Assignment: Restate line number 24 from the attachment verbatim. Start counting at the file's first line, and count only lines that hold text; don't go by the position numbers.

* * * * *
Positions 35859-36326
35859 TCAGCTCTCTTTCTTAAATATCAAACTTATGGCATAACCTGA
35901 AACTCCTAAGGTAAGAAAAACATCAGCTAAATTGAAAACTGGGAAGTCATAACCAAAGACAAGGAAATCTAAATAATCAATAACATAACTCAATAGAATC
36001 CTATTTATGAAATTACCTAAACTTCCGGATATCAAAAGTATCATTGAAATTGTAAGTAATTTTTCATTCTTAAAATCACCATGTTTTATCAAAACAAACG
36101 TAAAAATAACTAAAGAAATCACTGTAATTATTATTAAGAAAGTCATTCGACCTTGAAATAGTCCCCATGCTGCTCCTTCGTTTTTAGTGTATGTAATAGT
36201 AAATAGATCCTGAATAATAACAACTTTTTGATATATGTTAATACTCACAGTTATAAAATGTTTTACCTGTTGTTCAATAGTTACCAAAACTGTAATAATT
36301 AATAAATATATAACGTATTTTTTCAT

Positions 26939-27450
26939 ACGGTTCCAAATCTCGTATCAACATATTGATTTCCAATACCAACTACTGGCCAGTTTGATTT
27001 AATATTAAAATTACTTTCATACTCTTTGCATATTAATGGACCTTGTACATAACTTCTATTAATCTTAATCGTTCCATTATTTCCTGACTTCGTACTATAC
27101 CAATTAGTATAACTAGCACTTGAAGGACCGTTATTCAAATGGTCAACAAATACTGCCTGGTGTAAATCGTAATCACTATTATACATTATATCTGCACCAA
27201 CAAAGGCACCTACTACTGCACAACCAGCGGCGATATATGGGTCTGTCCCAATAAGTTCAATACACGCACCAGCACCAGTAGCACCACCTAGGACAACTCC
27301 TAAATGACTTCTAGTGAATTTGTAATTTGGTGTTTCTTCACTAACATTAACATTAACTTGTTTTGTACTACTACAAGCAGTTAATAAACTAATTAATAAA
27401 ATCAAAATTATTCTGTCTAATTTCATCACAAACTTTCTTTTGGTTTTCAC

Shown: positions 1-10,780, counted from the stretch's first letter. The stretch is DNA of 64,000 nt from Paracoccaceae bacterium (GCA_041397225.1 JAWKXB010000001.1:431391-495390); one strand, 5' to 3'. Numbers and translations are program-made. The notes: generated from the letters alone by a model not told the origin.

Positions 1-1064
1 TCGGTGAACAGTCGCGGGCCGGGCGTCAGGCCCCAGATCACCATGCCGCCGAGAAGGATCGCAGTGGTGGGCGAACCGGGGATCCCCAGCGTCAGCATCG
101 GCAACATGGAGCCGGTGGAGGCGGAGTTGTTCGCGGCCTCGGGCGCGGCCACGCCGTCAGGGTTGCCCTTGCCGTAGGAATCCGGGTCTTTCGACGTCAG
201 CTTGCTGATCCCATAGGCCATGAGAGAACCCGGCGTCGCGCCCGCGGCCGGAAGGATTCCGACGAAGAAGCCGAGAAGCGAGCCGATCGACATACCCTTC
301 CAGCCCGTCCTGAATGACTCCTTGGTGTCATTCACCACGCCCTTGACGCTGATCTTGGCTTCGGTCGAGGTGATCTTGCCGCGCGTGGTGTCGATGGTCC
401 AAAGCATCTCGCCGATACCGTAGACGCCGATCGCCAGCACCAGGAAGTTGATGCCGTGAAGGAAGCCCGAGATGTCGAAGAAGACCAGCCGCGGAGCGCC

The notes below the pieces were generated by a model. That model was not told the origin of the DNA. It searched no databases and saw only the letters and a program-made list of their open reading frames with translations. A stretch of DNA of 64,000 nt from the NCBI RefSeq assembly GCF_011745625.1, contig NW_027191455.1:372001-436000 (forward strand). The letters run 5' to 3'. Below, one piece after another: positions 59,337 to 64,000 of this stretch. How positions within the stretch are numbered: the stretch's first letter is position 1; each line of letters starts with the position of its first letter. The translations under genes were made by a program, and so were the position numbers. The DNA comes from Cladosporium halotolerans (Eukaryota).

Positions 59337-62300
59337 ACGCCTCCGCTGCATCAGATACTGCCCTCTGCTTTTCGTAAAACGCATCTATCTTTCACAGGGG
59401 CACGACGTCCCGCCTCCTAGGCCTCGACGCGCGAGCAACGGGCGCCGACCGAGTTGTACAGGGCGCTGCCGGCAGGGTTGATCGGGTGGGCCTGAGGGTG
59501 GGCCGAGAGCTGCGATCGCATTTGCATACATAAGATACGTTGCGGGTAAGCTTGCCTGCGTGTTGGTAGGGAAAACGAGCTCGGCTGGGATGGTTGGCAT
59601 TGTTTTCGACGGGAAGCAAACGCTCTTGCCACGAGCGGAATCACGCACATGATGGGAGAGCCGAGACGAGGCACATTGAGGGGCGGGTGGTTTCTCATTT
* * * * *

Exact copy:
59337 ACGCCTCCGCTGCATCAGATACTGCCCTCTGCTTTTCGTAAAACGCATCTATCTTTCACAGGGG